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ADDITIONAL POEMS TO CHESTER'S LOVE'S
LET the bird of loudest lay,
But thou, shrieking harbinger,
1 There is a curious coincidence in a passage in The Tem. pest:
“ Now I will believe
From this session interdict
Let the priest in surplice white
And thou, treble-dated crow,
Here the anthem doth commence •
So they lored, as love in twain
Hearts remote, yet not asunder;
So between them love did shine,
i Can, knows.
Property was thus appalled,
Reason, in itself confounded,
That it cried how true a twain Seemeth this concordant one ! Love hath reason, reason none, If what parts can so remain.
Whereupon it made this threne?
Beauty, truth, and rarity,
Death is now the phenix' nest;
Leaving no posterity :-
1 Threne, funereal song.
Truth may seem, but cannot be ;
To this urn let those repair
A LOVER'S COMPLAINT, THE PASSIONATE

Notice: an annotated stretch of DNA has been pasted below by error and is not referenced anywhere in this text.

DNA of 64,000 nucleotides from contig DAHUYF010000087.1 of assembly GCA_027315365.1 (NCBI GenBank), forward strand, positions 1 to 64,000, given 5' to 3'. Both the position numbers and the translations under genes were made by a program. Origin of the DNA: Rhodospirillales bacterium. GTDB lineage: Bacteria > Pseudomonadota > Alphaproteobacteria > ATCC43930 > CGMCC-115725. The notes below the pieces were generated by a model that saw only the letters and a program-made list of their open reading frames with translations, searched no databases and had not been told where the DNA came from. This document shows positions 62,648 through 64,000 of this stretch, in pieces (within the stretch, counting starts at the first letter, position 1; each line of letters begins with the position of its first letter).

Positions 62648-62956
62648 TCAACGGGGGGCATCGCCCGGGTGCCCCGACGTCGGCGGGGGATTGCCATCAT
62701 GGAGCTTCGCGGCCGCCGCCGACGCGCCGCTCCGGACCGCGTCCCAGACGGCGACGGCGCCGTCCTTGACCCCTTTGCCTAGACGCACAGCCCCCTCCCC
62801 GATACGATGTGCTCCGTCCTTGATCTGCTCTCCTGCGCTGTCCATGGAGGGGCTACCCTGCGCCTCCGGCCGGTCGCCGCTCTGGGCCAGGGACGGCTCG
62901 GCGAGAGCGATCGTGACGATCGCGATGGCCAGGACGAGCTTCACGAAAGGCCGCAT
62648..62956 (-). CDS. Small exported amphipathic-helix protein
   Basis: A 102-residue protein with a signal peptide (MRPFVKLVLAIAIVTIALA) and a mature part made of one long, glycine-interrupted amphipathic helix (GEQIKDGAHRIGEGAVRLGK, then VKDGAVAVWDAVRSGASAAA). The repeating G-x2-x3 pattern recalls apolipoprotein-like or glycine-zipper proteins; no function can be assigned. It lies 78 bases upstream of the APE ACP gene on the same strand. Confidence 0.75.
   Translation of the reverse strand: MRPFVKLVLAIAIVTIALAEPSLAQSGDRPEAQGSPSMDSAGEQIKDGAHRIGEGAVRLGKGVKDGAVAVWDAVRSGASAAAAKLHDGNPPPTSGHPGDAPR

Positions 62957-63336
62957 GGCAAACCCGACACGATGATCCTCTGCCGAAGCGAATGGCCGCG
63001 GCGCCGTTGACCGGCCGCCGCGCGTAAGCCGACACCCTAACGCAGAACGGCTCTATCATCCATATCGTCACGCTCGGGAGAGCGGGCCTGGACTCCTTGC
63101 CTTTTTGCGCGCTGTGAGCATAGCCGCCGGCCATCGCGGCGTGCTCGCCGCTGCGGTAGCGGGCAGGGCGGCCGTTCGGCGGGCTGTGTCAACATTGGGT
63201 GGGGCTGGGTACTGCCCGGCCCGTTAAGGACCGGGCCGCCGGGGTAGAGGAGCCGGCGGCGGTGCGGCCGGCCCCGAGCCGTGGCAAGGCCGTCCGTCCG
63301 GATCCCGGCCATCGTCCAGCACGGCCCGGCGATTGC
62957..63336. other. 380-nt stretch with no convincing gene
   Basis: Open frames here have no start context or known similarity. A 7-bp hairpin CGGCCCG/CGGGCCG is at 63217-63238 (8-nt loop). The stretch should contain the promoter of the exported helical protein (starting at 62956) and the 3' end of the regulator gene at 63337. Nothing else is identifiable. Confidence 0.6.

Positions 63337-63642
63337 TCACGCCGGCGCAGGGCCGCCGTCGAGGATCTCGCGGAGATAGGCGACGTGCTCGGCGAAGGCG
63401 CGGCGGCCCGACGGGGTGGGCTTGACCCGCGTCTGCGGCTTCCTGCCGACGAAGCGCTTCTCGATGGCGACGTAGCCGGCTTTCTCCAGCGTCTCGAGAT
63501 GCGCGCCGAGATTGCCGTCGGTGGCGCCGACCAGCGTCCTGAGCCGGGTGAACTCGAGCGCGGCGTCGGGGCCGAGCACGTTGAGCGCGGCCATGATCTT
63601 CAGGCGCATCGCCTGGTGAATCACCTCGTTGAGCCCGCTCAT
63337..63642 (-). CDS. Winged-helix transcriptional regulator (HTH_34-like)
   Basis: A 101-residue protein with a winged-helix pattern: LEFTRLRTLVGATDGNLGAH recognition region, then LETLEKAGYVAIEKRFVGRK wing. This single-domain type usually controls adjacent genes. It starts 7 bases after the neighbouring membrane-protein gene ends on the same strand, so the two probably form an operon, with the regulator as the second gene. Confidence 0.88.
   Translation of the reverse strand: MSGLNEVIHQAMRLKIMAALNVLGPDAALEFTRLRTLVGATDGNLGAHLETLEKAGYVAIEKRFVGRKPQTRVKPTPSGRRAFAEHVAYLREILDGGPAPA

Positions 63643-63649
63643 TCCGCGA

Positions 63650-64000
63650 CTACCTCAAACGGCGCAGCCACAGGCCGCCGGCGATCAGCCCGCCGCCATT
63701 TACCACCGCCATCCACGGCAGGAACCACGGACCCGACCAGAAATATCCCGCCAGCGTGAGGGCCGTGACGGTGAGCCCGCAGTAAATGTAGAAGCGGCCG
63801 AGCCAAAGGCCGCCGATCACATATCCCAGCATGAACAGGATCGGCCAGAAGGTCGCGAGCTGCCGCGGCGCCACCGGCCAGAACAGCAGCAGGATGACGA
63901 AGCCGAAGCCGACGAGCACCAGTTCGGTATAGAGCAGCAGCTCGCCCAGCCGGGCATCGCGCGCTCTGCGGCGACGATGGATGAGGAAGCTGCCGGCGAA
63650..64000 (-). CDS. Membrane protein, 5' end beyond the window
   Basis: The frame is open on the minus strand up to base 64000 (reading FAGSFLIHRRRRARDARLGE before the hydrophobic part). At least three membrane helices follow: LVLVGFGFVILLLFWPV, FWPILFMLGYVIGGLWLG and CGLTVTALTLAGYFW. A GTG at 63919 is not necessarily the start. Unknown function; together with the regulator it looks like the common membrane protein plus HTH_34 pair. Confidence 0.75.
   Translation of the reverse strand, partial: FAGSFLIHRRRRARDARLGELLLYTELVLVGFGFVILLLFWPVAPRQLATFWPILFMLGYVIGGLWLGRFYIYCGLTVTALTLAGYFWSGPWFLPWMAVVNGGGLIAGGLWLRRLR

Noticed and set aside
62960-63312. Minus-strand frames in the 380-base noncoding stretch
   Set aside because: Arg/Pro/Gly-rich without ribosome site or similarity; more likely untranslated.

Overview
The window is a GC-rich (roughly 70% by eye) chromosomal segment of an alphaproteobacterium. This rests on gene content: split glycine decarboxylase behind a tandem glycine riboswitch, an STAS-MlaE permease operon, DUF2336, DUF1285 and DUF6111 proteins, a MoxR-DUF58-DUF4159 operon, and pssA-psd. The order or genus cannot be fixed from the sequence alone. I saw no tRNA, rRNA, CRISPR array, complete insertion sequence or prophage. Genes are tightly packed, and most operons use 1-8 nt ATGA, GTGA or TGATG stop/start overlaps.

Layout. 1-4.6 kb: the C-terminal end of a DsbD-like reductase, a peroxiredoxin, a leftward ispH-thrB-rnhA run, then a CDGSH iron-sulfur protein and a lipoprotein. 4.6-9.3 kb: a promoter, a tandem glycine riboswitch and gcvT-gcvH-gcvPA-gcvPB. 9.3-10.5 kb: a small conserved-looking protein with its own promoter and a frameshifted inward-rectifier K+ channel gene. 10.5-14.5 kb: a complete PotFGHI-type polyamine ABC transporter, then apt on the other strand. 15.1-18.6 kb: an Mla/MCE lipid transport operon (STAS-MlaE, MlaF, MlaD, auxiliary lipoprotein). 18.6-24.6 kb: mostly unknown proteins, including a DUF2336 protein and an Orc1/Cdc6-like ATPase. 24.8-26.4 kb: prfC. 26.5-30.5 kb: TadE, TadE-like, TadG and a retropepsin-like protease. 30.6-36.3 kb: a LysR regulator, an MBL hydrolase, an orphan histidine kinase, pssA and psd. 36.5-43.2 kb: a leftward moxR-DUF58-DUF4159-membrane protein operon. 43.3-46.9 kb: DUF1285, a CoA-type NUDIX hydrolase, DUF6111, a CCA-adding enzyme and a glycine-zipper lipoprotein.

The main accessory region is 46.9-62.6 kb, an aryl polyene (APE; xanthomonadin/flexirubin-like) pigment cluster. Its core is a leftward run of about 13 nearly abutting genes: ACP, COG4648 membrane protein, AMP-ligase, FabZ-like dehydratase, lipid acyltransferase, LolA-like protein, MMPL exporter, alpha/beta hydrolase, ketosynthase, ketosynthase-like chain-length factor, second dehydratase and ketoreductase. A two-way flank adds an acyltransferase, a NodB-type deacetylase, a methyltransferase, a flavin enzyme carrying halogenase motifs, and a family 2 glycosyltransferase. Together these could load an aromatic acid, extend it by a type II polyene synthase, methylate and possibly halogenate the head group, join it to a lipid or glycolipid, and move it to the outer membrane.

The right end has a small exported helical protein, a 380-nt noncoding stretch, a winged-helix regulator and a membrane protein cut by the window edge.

A Lover's COMPLAINT was first printed with the Sonnets in 1609. It was reprinted in 1640, in that collection called Shakspeare's Poems, in which the original order of the Sonnets was entirely disregarded, some were omitted, and this poem was thrust in amidst translations from Ovid which had been previously claimed by another writer. Of these we shall have presently to speak. There can be no doubt of the genuineness of A Lover's Complaint. It is distinguished by that condensation of thought and outpouring of imagery which are the characteristics of Shakspeare's poems. The effect consequent upon these qualities is, that the language is sometimes obscure, and the metaphors occasionally appear strange and forced. It is very different from any production of Shakspeare's contemporaries. As in the case of the Venus and Adonis, and the Lucrece, we feel that the power of the writer is in perfect subjection to his art. He is never carried away by the force of his own conceptions. We mention these attributes merely with reference to the undoubted character of the poem as belonging to the Shakspearian system : we shall have occasion to notice it again.